The integrating meters now commercially available are for the purpose of measuring the power rate and they are low both in sensitivity and reliability. Therefore it may be necessary to manufacture integrating meters specifically suitable for the purpose of the present invention, and such specific meters can readily be obtained by the present-day high manufacturing skill in the art.
The recording needle which is the recorder means of the integrating meter functions to record the integrated value of each integrating meter on a calibrated sheet of paper mountedon a cylindrical member which rotates at a uniform speed. Should the surveying vehicle run in the direction of (N. 45E.), the recording needle would move beyond the paper sheet with respect to x and y unless the paper sheet on the cylindrical member has an infinite width. Such trouble would also be possible with respect to 2 depending on the terrain to be surveyed.
For this reason, the recording needle must be adapted to return to its initial position when a certain integrated value is reached within a range which does not exceed the width of the paper sheet in use. Furthermore, since the value ofz is usually smaller than the values of x and y although this depends on the area or terrain to be surveyed, the recording needle for z should advantageously be operated with a -200 magnification of movement as compared with the movement for x and y.
The rotating member of the gyrocompass is directed in the north direction of the true meridian as has already been described. .This is because the X-axis of the coordinates is taken in the north direction of the true meridian, and it does not cause any inconvenience even if the rotating member is previously deflected at an angle with respect to the 'north direction of the true meridian since such deflection may be compensated for by effecting rotational movement to change the coordinates.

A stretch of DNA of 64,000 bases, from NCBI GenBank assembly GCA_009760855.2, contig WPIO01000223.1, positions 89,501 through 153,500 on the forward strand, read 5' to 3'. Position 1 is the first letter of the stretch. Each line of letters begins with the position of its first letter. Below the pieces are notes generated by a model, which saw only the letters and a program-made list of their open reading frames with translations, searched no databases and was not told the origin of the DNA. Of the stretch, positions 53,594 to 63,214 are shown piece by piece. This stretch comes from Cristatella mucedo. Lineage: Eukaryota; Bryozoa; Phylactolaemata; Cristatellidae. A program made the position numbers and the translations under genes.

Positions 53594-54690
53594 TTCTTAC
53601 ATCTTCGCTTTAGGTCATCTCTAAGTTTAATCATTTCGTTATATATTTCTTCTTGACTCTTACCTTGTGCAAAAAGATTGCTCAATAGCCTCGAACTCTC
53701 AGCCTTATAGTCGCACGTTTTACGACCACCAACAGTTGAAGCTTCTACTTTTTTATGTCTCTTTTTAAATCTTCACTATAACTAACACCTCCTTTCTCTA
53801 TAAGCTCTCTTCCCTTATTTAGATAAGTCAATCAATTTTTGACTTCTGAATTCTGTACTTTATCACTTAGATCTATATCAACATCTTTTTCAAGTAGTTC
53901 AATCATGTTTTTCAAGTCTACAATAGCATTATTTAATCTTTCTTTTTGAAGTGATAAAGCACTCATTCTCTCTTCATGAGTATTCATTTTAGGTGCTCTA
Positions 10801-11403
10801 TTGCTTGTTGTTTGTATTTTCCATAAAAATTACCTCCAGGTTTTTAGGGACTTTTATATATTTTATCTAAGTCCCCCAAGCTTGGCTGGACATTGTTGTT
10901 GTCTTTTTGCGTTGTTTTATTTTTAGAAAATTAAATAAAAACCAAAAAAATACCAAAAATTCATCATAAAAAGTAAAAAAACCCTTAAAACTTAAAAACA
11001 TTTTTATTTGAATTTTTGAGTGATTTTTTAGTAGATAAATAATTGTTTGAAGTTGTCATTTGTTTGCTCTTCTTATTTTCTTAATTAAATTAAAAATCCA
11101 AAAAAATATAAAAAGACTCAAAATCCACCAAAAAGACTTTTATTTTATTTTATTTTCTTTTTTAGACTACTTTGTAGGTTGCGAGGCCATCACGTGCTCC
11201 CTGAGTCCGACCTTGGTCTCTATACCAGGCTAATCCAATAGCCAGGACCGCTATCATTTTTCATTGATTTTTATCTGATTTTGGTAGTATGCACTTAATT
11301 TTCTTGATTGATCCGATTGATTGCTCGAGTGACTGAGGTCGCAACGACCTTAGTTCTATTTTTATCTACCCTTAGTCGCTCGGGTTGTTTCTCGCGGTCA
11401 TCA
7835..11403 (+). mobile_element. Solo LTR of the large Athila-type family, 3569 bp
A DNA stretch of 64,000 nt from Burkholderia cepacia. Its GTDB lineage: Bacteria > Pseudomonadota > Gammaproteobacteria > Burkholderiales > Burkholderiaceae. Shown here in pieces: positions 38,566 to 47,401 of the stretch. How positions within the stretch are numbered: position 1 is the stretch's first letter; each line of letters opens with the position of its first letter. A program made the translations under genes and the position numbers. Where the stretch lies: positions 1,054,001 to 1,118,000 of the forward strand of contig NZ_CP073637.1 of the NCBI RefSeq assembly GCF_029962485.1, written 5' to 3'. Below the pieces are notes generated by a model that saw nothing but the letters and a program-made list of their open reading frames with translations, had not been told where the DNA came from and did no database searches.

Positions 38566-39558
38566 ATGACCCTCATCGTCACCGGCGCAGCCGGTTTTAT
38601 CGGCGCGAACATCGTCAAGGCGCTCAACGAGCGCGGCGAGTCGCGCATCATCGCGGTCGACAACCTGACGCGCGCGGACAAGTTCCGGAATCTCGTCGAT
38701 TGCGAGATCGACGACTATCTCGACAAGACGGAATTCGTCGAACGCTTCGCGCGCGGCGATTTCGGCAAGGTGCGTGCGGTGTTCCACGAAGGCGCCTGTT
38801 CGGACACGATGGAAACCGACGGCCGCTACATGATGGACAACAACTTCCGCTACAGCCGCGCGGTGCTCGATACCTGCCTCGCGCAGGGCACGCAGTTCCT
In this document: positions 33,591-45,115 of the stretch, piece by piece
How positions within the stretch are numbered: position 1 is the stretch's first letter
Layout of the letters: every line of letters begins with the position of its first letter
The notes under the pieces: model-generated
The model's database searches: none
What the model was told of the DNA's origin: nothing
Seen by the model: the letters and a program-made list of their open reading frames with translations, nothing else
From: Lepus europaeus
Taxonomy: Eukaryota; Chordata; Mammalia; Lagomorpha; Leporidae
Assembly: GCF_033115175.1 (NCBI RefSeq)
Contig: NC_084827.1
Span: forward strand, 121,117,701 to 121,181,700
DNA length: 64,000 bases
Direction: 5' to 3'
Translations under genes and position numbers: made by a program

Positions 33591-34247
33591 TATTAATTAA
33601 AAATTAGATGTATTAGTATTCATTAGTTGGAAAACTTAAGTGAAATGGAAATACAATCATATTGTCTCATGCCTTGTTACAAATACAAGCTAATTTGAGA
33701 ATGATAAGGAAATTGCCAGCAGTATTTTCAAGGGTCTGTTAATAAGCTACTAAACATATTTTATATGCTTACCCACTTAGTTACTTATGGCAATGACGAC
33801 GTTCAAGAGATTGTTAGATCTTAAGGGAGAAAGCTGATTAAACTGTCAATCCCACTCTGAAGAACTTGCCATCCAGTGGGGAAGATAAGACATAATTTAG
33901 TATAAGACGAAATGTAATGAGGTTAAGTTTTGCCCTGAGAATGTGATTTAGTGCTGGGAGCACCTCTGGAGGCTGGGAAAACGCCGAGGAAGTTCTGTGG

For convenience of description, six liquid. pressure levels have been shown herein, but the number of liquid pressure levels may be reduced by using a single vessel for A(y and A(x and a single vessel for A'(y) and A(x).
While FIGS. 9, l3, l4 and 15 show the right and left level controller and the arrangements for the measurement of z, y and x separately, all these may, in practice, he put together into a unit.
In FIG. 16, A(h) is placed in the horizontal position, switches S and S; are thrown to the Eand sides respectively, and E is brought to a predetermined value by the voltmeter 38, then it must be ascertained that the recordings of the voltmeters 39 and 40 become equal and that no current passes through the ammeter 41. (No adjustment is made'of R, Rx and Ry except in the manufacturing factory.) Thereafter the switches S and S are changed over to the nE and @sides respectively whereby the right and left level controller is operational.
Then, A(z) is placed in the horizontal position and switch S is thrown to the E side and switches S S and S are successively thrown to the @sideThereupon the predetermined value of E is ascertained by the voltmeter 38 and itis ascertained that the readings of the voltmeters 39 and 40 are equal and that no current passes through the ammeters 42 and 43 but a predetermined current passes through the ammeter 44.
After the switch S is changed over to the side, switches S S and S, are successively changed over to the Wh side and switch S is thrown. A predetermined value of e is ascertained by means of voltmeter 45 and it is ascertained that the readings of the voltmeters 46 and 47 are equal, whereby the measurements of x, y and z can be started.
As is evident from the equations (l4), (l6) and (18), if the e,=e, there are such relations as e,,=(e k')/( 2k) and e,,=e/2. Therefore, as shown in FIG. 16, a predetermined voltage can be applied to Wh(z), Wh(y) and Wh(x) by inserting two equal DC resistances R" and a DC resistance R. (No adjustment is made of R" and R' except in the manufacturing factory).
Although a predetermined point of the surveying vehicle" mentioned previously may be any point of the surveying vehicle, such predetermined point is conveniently provided in the rearward portion of the surveying vehicle so as to easily bring such point into accord with any arbitrary origin 0 and, if required, with any arbitrary station, so that there may be provided a certain range of manual movement of the predetermined point of the surveying vehicle and the quantities of x, y and z required for such movement may be adjusted on the scales of Wh(x), Wh(y) and Wh(z) respectively.